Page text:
Using an ancient solution for a modern problem, a firm successfully tested how a giant kite can be used to tug shipping vessels across the ocean and significantly reduce the amount of diesel fuel they use.
It’s tempting to call the product a sail, and the activity sailing. However even the word kite belies the technological sophistication of the “Seawing,” built by AirSeas.
Retrofitted onto the front of any container ship, this massive “parafoil” can generate 20% of the vessel’s total propulsion. This was recently confirmed as part of a test with a French container ship—the Ville de Bordeaux—as it moved aircraft parts from the US to France.
AirSeas makes the Seawing in 2,700-square-foot and 5,400-square-foot models. The startup is also developing a 10,800-square-foot version, all of which are housed in consoles at the front of the ship.
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The company is thrilled to have reported that the Ville de Bordeaux reduced its consumption of a dirty diesel composite called “bunker fuel” by 20% over the course of its journey.
“The last few months have seen major players like COSCO, BHP, and MOL join the ranks of wind propulsion backers alongside K-Line, Louis Dreyfus Armateurs, Oldendorff, Scandlines, and Cargill,” Stephanie Lesage, Corporate Secretary of AirSeas, wrote in a recent op-ed.
“Cargo owners, charterers, shipowners, and shipyards alike are all coming to realize the benefits of wind-assisted propulsion in shipping’s journey towards a lower carbon future.”
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The industry generates about 2% of the world’s greenhouse gas emissions, but 15% of sulfur dioxide and nitrous oxide emissions, which can be toxic to breathe for both man and fish.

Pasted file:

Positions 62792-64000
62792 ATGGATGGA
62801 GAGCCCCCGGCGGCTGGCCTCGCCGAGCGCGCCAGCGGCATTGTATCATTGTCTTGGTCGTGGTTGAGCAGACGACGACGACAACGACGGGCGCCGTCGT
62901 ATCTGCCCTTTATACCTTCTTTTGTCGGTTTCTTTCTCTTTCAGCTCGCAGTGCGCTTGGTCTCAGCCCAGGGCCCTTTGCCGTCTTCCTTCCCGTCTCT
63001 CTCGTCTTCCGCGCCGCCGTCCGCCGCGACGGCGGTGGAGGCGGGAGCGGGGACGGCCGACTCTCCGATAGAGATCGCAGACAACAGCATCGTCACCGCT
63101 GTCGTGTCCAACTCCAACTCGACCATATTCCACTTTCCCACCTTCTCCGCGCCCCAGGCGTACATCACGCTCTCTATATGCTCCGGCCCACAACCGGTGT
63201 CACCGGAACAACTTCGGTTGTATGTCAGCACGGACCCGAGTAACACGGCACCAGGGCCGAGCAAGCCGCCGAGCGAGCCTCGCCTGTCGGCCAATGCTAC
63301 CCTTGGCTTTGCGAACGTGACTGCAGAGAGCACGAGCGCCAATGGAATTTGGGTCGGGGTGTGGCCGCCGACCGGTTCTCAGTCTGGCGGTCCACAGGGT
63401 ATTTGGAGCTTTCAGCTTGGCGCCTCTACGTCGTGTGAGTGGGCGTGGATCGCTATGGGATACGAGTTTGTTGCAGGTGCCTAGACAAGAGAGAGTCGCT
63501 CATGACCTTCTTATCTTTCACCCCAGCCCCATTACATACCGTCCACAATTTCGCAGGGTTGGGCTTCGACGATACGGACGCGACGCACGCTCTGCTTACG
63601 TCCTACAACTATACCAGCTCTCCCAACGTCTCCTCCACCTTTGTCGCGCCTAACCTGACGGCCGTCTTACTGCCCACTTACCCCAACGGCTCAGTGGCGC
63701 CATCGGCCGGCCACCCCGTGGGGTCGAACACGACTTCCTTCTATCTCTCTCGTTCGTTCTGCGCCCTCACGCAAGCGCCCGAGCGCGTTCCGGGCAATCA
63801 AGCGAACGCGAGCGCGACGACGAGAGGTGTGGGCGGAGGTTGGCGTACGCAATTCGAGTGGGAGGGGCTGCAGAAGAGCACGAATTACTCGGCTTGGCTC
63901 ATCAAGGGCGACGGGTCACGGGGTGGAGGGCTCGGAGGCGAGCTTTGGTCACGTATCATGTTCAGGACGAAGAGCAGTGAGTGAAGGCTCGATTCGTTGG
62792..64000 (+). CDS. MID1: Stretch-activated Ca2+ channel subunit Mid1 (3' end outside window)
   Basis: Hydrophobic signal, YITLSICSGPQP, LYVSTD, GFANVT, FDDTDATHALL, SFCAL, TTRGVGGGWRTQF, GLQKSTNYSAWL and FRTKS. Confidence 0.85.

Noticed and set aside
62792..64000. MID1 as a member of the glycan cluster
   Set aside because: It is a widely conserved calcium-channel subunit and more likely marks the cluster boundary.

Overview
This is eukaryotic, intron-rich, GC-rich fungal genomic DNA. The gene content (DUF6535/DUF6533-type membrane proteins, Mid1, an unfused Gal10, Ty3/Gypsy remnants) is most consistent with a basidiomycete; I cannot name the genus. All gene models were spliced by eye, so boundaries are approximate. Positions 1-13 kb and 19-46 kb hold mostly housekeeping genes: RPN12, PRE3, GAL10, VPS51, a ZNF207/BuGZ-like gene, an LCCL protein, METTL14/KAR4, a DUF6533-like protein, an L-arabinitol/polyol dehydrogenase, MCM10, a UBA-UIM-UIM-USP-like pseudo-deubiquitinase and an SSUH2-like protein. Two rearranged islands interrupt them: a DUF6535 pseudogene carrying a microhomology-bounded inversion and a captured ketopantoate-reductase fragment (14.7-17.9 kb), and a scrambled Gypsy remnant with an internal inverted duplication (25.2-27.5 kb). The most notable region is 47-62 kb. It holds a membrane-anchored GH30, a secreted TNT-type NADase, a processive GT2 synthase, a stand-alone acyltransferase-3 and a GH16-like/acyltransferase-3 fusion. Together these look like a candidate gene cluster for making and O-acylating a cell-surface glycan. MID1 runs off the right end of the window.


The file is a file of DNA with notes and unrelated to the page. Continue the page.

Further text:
Meant to be fully automatic, it’s one of the most hi-tech sails you’re likely to see. At the push of a button, the parafoil is evenly deployed from its command console into a sharp breeze by a series of tethers. Once deployed, the tethers are programmed to gather information about yaw, pitch, and wind directions to constantly shift the position of the parafoil to catch the greatest amount of wind energy.
Once the kite is no longer needed, or the wind goes flat, it evenly retracts back into its command console.
“We are launching a flying object from a sailing object, compensating for movement on all sides, such as waves in high seas and turbulence at low altitude,” Vincent Bernatets, CEO of Airseas told Canary Media, explaining the difficulties.
“After the flight, we have to ensure that the Seawing lands smoothly and precisely on a moving target: the ship bow, which is oscillating on waves and generating heavy turbulence and movement.”
Depending on what you classify as merchant shipping, the world uses between 50,000 and 100,000 merchant vessels to transport goods and materials around the globe, so the scaling-up potential is large.
AirSeas already has several buyers lined up. Japanese shipper K Line could outfit as many as 50 ships in the next few years with Seawings.
WATCH the test onboard the Ville de Bordeaux…
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